All this is to say that when I read Alex Garland's name on Schlessel's list it felt a little like fate. I recently asked Alex if he felt the same way – if he ever played "what if I got to write a script about Halo" while he was playing it?
"My impression while playing Halo was often of being in a movie - or of having a movie come to life around me. I'm particularly thinking of moments like the fight for the beach, or the first contact Master Chief has with the Flood. So I never really thought about the 'what if' scenario, because, to my mind, something more interesting than the 'what if' was staring me in the face."
In our first phone conversation Alex and I spoke briefly about the pros and cons of a strict adaptation vs. a film that covers events in one or both of the games but is mindful of the larger universe (especially as manifest in the Halo novels). It was an invigorating discussion, and Alex suggested he fly over from London so we could continue in person.
Now we've had a number of famous folks visit Bungie, and it's always clear in the first few minutes if they "get it" – if they're card-carrying members of Halo fandom. You can tell by the questions they ask, by the conspiratorial grins that creep onto their faces as the designers brief them on the arcane relationship between base health and target magnetism.
Alex definitely got it, and once Parsons and I heard his pitch we knew we'd found our man. Alex and I spent a few weeks working through key questions (both mine and his), and then he went dark – disappeared down a writer's hole to crank-out the first draft.
How did that draft turn out? Let me put it this way: I wrote the script for both Halo games, but as Alex's interpretation rumbled from one climax to the next I found myself wondering (sometimes aloud): "Damn! How's the Chief gonna fight his way outta this?!" Only to follow-up a few pages later with: "Oh man, I can't wait to see that on screen!" Good stuff.
And it kept getting better with each successive draft.
So we've got a great script, we're working with two great studios. Should you still worry about the movie turning out, well, not great? Again, Mr. Garland:
"I'd say people are right to worry. I'm worried. In fact, everyone - in particular those working on the film - should be worried. In the case of Lord Of The Rings, I'd guess that Peter Jackson had plenty of sleepless nights, thinking - am I doing the right thing? Am I doing the books justice? And Lord of The Rings shows Jackson's efforts to avoid his fears on pretty much every frame. So I'd hope the director of Halo has exactly the same level of commitment and concern."
Indeed, that's exactly the sort of director we're looking for. Someone who's as committed to the Halo universe – it's characters and their stories – as Mr. Jackson was to Tolkien's Middle-Earth. The same goes for actors, production designers, you name it.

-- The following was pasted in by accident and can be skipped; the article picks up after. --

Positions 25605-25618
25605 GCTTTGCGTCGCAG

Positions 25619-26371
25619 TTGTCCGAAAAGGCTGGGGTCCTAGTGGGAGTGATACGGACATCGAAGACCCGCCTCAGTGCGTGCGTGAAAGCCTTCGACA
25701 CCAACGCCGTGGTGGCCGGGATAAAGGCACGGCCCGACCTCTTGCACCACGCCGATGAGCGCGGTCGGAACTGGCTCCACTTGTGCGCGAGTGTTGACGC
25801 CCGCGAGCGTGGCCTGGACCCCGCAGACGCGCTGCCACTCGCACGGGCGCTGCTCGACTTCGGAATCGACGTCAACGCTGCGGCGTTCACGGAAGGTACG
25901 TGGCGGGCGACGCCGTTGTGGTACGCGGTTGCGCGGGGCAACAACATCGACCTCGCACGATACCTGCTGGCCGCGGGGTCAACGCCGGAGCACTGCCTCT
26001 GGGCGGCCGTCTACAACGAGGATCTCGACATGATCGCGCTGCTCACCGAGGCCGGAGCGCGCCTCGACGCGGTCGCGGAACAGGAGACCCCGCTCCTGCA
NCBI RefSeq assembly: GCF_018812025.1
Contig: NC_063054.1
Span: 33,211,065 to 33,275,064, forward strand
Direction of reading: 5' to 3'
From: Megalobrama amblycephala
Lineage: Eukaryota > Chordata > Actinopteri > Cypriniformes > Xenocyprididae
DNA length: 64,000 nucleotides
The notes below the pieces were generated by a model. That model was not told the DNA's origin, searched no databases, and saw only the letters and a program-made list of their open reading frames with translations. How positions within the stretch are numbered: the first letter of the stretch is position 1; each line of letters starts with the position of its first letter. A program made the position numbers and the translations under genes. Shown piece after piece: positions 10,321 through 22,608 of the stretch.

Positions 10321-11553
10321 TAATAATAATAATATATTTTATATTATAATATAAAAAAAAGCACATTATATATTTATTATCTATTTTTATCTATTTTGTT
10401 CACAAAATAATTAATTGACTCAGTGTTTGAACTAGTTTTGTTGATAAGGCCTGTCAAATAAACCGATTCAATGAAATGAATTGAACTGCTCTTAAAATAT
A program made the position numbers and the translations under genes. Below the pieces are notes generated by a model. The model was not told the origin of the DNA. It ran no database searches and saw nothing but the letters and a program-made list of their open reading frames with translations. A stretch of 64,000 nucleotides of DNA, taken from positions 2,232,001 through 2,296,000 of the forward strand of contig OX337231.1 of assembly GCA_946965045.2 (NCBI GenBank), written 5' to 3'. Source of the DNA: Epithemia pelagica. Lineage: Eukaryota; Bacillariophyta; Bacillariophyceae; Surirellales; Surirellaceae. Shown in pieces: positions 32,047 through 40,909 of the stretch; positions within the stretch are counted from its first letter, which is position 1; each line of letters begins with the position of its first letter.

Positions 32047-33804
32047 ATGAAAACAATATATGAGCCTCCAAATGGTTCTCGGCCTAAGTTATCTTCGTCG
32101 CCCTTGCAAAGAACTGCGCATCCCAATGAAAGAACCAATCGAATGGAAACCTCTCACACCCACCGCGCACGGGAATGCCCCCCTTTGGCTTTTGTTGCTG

Ultimately, the Halo movie's gonna be great because it's in the best interest of Bungie and our partners at Universal and Fox to find great people to make it. People who get it. People who care about the games as much as we do. Heck, as much as you do.
Because the question isn't so much "will the movie be good?" but "will I, someone who's played both games, read the novels – you know, someone who's an unabashed Halo fan – will I think it's good?"
We sure hope so. Because we're making it just for you.
And that's not just me tweaking the 'ol food-nipple. Like every project (novels, action-figures, etc.) that takes inspiration from the Halo universe you know and love, we're going to do everything we can to make sure it gets done right…though "right" is a highly subjective term.
In all seriousness, let me give two good reasons to have faith that Bungie's not gonna drop the ball on the Halo movie - let it turn into something we don't want to see let alone make you suffer through.
First, our community team (along with some great folks in Microsoft's Franchise Development Group) assembled an exhaustive "companion" that will accompany the script during the film's production. We built this universe bible/style-guide to inspire and inform the filmmakers as well as serve as a point-of-reference for all parties in the event of creative disagreements.
Here's one of the companion's reference pages. Imagine this level of specificity for every character, weapon, vehicle, environment - you name it - in the known Halo universe. That's a lot of inspirational and argument-settling goodness.
Second, over the next month or so Peter Schlessel (who's signed on as Producer), Parsons and I will be meeting with potential directors, and picking the best person for the job. I recently saw a list of "available and interested" candidates, and trust me: it's an embarrassment of riches.
That's the story of the Halo movie thus far plus a little insight into the process moving forward. It'll be a great journey, and I'll do my best to keep you posted as we walk the path.
I will just say that I am EXTREMELY excited and leave it at that.
PS: has anyone seen 28 Days because I haven't, and all I heard is that the zombies are pretty sweet...